If you’re really unlucky, you might find this simple fact about the job search process: It is not easy.
The process has been full of ups and downs, small victories and brutal defeats. By the time you reach the ultimate success—landing that amazing job—you’ll be physically and mentally exhausted.
No matter how difficult the job search process may be, the lessons you learn from it will come in handy if you ever find yourself on the job market again. Some of those lessons will surprise you.
We’ll make the job search process a little easier for you (or at least prepare you mentally) and now address some of those surprises.
Wow! There are many ways to find a job
In a simpler time, a long time ago (in a galaxy far, far away), read the classifieds section of the newspaper to see what was available for employment.
Today, while classifieds still exist (they are online), there are a large number of online job websites that specialize in job searches from all over the country and the world.
Websites such as Indeed, Monster, Glassdoor, LinkedIn and Craigslist are some of the most popular Job boards But there are many others, including some designed for individual states, regions, and professions.
The number of options can be overwhelming, especially if you haven’t recently engaged in a job search.
The best thing to do is explore multiple websites to see which one best suits your needs. Also, seek advice from friends and colleagues who are in the process to hear about their experiences with different websites.
While these websites are a good resource to see what’s available for jobs, it’s important not to rely too much on them. If you have identified some companies that you would like to work for, a Active job search and make personal connections through networking. Don’t rely solely on an online job board to express interest and submit your application.
There are many ways to write a resume
You haven’t updated your resume in a while and want to see what the latest formats look like, so you type “Resume format“or “resume template” into your online search engine. Suddenly, you’re presented with yet another huge set of options.
Seeking resume guidance online is like trying to diagnose yourself by using a medical website—you sometimes get more than you bargained for.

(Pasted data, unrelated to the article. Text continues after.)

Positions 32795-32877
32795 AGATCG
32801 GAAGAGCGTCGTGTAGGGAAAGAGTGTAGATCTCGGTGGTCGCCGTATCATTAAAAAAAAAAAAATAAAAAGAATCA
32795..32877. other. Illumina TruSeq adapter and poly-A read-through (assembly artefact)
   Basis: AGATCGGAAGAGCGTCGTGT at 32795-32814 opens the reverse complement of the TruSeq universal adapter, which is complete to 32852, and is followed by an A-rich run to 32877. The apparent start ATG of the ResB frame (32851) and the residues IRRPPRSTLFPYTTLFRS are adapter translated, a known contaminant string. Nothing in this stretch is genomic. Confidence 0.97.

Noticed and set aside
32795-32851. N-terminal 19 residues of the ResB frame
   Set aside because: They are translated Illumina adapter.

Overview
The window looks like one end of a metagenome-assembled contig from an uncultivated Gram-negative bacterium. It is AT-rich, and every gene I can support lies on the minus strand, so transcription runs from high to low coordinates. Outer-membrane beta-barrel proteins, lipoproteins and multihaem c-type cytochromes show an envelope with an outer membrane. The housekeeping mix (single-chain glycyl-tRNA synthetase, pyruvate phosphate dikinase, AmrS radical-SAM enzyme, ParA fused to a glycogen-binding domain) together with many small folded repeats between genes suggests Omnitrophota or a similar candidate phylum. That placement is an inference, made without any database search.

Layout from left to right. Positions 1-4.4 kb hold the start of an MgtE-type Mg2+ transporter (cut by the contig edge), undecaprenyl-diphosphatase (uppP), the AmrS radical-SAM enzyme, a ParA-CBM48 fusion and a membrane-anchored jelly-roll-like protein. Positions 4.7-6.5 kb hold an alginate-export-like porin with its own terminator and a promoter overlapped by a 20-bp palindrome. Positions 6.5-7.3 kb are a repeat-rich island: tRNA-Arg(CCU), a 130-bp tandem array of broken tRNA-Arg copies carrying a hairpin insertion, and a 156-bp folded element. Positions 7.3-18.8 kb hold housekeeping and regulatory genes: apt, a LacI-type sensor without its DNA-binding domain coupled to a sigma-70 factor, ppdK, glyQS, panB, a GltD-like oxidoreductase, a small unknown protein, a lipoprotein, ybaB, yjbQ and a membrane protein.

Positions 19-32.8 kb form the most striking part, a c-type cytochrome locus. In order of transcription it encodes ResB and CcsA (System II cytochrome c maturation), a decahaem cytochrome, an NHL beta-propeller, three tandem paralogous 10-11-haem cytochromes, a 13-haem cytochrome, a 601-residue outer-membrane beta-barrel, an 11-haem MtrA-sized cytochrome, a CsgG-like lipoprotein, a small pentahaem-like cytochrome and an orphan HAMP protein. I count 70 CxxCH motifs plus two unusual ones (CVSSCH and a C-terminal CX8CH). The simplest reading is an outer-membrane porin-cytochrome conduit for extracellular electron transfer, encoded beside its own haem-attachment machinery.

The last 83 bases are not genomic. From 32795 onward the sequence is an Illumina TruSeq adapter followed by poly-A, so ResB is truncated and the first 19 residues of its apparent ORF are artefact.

When working on your resume, it’s important to focus more on the content initially, which will eventually lead to the format.
It’s also important to realize that there is no “one size fits all” resume, as every resume should be tailored to the job you’re applying for.. You want to make sure your relevant skills and accomplishments that translate to this new job are at the top of the resume. A recruiter should be able to see these transferable skills within the first six seconds of reviewing your resume.
Work It Daily has multiple resume resources, including a Resume review by our career coaches.
The thought of personal branding can make you nervous
Resumes and cover letters are no longer enough. At Work It Daily, we like to say you’re the “business of one,” and personal branding is a big part of that.
Personal branding may seem overwhelming if you’ve never thought about it before, but it’s really not that bad. Think about when you’re preparing your resume. Think about the type of career you want and the type of skills that translate to that industry. Think about what really makes you stand out.
Once you decide it, share it with the world. Use LinkedIn and social media to your advantage.
Your goal is to let people know what you are doing professionally at all times. That way you can get to know your professional network What is your personal brand?You can turn to referrals while you’re on the job market.
If you’re worried you don’t have a personal branding strategy, fear not. Take your time, think about it a bit, and consult with colleagues and mentors. Everyone has a personal brand; It’s just a matter of putting it all together and executing.
There is more than one way to do a job interview
Phone, video and group interviews are becoming more common. No matter what type of interview you are a part of, preparation is always key.
Treat every interview the same. Prepare answers to all Common interview questions The interviewer may ask and Do your research on the company Before the interview. Prepare questions for the interviewer so they know you’re interested and have done your research. Also, be sure to dress professionally (more on that in a minute).